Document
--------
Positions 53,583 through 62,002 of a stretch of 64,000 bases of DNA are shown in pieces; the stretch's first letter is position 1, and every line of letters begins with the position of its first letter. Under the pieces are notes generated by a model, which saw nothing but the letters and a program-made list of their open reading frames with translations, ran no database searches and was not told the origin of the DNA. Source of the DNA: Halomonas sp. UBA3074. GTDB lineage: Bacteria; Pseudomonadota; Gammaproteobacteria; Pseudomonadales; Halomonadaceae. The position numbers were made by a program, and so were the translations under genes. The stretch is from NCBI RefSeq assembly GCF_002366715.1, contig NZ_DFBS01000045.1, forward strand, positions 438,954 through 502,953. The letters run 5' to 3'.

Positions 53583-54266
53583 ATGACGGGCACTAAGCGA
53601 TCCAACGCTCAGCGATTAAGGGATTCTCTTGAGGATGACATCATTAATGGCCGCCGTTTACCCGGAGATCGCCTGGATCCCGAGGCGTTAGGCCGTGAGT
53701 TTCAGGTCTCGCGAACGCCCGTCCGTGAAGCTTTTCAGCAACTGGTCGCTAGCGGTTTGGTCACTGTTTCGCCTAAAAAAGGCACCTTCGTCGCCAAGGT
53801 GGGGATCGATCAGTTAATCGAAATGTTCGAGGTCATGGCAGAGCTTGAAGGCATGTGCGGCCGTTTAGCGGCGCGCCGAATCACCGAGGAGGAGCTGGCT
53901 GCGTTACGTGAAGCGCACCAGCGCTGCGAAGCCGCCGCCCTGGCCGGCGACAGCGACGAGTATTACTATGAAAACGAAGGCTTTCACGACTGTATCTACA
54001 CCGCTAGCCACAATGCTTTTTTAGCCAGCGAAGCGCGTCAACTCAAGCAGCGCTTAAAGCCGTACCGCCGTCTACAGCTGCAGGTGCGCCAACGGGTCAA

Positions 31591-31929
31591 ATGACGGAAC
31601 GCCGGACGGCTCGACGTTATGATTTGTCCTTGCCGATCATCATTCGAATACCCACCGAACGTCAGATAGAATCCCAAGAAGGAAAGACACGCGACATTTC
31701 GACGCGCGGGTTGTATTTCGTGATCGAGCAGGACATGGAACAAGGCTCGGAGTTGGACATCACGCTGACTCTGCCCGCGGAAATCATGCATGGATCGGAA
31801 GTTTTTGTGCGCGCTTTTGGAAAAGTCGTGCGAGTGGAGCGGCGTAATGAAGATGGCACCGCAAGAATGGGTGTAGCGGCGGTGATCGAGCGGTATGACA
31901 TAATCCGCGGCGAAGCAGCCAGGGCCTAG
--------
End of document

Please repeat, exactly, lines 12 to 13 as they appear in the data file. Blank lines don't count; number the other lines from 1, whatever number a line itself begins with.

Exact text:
31701 GACGCGCGGGTTGTATTTCGTGATCGAGCAGGACATGGAACAAGGCTCGGAGTTGGACATCACGCTGACTCTGCCCGCGGAAATCATGCATGGATCGGAA
31801 GTTTTTGTGCGCGCTTTTGGAAAAGTCGTGCGAGTGGAGCGGCGTAATGAAGATGGCACCGCAAGAATGGGTGTAGCGGCGGTGATCGAGCGGTATGACA